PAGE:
Right now, the two major ethnic groups in southern Nigeria, the Igbo and the Yoruba, are up in arms against one another. Reason? The All Progressives Congress (APC) has promised both of them Presidency in 2023.
As a result, the gladiators of the party on both sides of the ethnic divide are working hard to ensure that they outwit the other so as to win the coveted trophy, with the negative implication of dealing a deadly blow to the much talked about East-West solidarity or “handshake across the Niger”, a coinage by the irrepressible late Biafran leader, Chukwuemeka Odumegwu Ojukwu.
In what looks like a political thug of war, APC members in the South East and their counterparts in the South West are pulling each end of the rope, hoping to outvote the other in 2019, so as to be given the Presidency in 2023!
APC apologists in the South East like Owelle Rochas Okorocha, Osita Okechukwu, etc., strongly believe that Buhari will give the Igbo Presidency in 2023, while their South West counterparts like Vice President Yemi Osibanjo and Babatunde Fashola, equally insist that it is the turn of the Yoruba to take the Presidency from Buhari in 2023. But they all are living in fool’s Paradise as none of them would get the Presidency in 2023!
Ever since Nigeria was created, the erstwhile British colonialists, working for the interest of their stooges in the North were bent on dividing the South while keeping the North united. They would play the East against the West, the Igbo against the Yoruba, so as to keep political power in the North. People call it, divide and rule.
At inception of British colonial rule in Nigeria in 1900, the country was divided into three administrative units namely, the Colony of Lagos, the Protectorate of Southern Nigeria, and the Protectorate of Northern Nigeria. In 1906, the Colony of Lagos and the Protectorate of Southern Nigeria were unified, while the amalgamation of the Northern and the Southern Protectorates was carried out in 1914.
That notwithstanding, the two protectorates were administered differently. But while the wind of change was allowed to blow incessantly in the South, the North was shielded from influences of Western civilization.
At the same time, the Indirect Rule system prevalent in the North was imposed on the South, where some local agents of colonial government were made Warrant Chiefs and asked to preside over the affairs of the people. This had in no small way caused dislocation in many areas of the South where the Chieftaincy institution was strange, resulting to the Aba Women’s Riots, the Egba Uprising, etc. Thus, while the South was busy fighting internal crises, the North was left to consolidate its hold on political power.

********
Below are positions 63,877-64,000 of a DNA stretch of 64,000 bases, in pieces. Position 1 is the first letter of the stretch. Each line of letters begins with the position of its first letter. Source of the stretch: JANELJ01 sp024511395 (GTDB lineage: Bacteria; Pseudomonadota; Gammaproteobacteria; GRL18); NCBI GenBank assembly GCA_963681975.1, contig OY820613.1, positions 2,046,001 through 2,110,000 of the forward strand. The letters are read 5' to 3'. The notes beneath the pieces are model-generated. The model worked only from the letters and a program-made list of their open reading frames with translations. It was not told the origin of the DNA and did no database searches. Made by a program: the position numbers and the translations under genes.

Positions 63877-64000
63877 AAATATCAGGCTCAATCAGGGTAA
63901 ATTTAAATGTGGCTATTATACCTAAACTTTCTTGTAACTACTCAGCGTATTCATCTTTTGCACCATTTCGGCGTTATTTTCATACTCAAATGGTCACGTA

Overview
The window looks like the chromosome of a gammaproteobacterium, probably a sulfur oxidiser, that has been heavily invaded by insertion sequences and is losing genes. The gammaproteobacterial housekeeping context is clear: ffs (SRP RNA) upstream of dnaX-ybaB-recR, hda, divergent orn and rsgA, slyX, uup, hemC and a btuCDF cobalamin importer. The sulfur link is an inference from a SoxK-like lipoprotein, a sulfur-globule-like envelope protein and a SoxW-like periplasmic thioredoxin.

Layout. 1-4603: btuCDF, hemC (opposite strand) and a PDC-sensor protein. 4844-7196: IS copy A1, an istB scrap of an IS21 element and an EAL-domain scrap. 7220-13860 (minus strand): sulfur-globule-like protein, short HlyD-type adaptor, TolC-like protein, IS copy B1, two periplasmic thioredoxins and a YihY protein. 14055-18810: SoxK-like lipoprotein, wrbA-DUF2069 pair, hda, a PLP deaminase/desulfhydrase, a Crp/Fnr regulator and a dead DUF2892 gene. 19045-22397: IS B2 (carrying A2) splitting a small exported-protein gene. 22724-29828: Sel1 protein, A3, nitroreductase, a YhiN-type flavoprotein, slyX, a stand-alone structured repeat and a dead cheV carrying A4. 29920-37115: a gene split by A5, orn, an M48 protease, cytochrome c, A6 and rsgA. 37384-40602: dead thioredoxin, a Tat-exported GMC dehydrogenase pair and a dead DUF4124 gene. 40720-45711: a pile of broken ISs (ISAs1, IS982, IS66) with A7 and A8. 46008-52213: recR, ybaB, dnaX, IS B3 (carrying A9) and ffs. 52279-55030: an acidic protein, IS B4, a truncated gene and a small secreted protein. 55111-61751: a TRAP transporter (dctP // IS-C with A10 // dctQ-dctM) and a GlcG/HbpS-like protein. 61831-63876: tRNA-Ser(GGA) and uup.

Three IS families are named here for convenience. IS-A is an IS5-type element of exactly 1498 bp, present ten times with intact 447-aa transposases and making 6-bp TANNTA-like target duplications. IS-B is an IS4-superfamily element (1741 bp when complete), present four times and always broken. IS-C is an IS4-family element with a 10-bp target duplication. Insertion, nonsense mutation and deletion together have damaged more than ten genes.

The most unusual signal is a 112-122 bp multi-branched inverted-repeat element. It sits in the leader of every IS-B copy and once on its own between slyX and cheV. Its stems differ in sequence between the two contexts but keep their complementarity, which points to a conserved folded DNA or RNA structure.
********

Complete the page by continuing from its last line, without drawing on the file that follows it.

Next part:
In 1929, the colonial government shifted the administrative capital of Southern Nigeria from Lagos to Enugu. That was when we had the Brodericks, the Ogunbiyis, the Sannis, etc., who lived in Enugu as either civil servants, traders or businessmen. But not comfortable with its resultant outcome of Southern unity, ten years later, in 1939, the colonial government decided to split Southern Nigeria into two – the Eastern and the Western Provinces, with Enugu and Ibadan respectively as administrative headquarters, while the North, which was more than two times the size of the South, was left intact.
And in order to keep the South further divided, the colonialists ensured that the newly introduced wealth base – educational facilities, scholarships, employment into the civil service, contract awards, etc., were in short supply so that the elites in the South would begin to fight among themselves over who gets what, or how to access them.
In the process, a new term called tribalism, applicable mainly to the South, crept into the system. While the entire North, from Oturkpo to Sokoto, and from Idah to Maiduguri, was seen as monolithic, with the Hausa language as the acceptable medium of communication, the South was split into a cacophony of languages, with the Igbo and the Yoruba as the flagships.